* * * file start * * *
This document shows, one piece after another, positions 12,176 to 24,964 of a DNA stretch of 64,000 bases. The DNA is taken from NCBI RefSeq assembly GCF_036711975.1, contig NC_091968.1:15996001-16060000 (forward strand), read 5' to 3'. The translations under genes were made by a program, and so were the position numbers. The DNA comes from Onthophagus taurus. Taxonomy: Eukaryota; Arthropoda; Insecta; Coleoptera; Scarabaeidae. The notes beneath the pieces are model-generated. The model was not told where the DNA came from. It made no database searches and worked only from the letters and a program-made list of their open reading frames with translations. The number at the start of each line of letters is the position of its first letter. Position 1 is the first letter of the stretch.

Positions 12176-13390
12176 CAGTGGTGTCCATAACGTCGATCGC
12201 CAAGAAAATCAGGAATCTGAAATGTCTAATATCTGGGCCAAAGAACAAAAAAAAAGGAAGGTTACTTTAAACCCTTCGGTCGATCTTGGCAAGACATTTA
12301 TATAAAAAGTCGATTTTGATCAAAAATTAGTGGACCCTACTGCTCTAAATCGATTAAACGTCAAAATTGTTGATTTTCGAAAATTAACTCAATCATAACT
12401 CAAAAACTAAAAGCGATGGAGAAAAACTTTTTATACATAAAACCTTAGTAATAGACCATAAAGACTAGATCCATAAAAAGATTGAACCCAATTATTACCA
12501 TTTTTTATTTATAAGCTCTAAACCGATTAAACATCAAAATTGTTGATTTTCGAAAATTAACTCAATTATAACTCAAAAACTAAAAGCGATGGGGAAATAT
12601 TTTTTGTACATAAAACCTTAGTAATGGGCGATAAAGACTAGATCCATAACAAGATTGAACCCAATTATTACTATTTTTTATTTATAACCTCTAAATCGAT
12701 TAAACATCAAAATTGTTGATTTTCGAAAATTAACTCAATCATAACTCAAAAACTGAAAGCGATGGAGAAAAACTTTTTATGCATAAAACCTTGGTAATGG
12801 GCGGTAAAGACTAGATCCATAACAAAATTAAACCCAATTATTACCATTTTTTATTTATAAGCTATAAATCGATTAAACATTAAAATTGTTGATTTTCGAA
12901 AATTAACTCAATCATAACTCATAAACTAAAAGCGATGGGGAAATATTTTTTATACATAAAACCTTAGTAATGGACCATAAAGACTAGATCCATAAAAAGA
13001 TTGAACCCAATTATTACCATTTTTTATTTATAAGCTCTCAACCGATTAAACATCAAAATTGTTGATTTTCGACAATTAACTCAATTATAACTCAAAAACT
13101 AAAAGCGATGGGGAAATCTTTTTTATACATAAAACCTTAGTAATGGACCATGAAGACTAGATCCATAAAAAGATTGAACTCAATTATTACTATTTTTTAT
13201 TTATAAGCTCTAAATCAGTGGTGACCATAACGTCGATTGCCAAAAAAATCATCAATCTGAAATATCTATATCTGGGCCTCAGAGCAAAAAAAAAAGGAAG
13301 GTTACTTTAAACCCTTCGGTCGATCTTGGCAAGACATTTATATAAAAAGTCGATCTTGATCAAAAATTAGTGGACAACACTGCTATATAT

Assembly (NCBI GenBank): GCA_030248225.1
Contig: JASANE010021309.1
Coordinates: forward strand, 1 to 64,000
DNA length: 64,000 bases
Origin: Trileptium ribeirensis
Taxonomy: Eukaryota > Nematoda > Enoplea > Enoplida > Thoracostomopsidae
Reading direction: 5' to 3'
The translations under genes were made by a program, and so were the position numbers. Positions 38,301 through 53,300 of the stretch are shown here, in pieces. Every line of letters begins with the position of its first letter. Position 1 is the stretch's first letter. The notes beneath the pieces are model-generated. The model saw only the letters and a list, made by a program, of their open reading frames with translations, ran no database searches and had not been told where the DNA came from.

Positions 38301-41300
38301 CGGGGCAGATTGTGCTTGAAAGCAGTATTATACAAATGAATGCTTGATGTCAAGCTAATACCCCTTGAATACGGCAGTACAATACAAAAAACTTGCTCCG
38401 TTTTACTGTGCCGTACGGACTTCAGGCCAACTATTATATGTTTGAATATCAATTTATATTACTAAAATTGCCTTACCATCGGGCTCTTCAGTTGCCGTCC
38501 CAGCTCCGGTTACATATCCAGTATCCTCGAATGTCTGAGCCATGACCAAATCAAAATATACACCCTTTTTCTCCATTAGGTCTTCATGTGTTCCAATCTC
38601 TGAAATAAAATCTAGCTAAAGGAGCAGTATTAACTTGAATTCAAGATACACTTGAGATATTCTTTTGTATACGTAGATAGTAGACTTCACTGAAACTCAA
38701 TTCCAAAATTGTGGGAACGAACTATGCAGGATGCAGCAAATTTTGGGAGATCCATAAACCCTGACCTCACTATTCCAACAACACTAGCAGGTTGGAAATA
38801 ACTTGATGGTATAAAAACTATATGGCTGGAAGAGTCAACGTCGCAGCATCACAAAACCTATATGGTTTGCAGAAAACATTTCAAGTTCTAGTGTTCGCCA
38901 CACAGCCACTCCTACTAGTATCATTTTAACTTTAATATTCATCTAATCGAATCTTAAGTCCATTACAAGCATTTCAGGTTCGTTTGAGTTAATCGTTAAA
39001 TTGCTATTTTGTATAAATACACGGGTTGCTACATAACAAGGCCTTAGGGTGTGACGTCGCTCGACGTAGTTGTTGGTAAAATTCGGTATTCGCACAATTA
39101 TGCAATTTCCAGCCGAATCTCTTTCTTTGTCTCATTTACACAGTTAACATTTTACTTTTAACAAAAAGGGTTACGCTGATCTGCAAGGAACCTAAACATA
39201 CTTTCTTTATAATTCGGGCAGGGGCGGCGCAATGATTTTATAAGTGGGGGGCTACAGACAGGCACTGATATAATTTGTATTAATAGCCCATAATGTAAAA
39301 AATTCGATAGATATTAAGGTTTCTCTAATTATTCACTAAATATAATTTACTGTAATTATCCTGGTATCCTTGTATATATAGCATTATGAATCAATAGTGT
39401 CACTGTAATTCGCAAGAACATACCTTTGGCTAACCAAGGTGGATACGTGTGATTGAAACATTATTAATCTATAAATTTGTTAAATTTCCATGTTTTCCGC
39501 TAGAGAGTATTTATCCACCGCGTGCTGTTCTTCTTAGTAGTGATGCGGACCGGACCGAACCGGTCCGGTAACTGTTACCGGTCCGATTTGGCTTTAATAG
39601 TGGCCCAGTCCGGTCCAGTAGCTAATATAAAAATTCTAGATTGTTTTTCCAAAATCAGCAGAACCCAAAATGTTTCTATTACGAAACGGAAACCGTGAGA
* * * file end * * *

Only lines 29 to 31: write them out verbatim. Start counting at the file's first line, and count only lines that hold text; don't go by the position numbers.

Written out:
38701 TTCCAAAATTGTGGGAACGAACTATGCAGGATGCAGCAAATTTTGGGAGATCCATAAACCCTGACCTCACTATTCCAACAACACTAGCAGGTTGGAAATA
38801 ACTTGATGGTATAAAAACTATATGGCTGGAAGAGTCAACGTCGCAGCATCACAAAACCTATATGGTTTGCAGAAAACATTTCAAGTTCTAGTGTTCGCCA
38901 CACAGCCACTCCTACTAGTATCATTTTAACTTTAATATTCATCTAATCGAATCTTAAGTCCATTACAAGCATTTCAGGTTCGTTTGAGTTAATCGTTAAA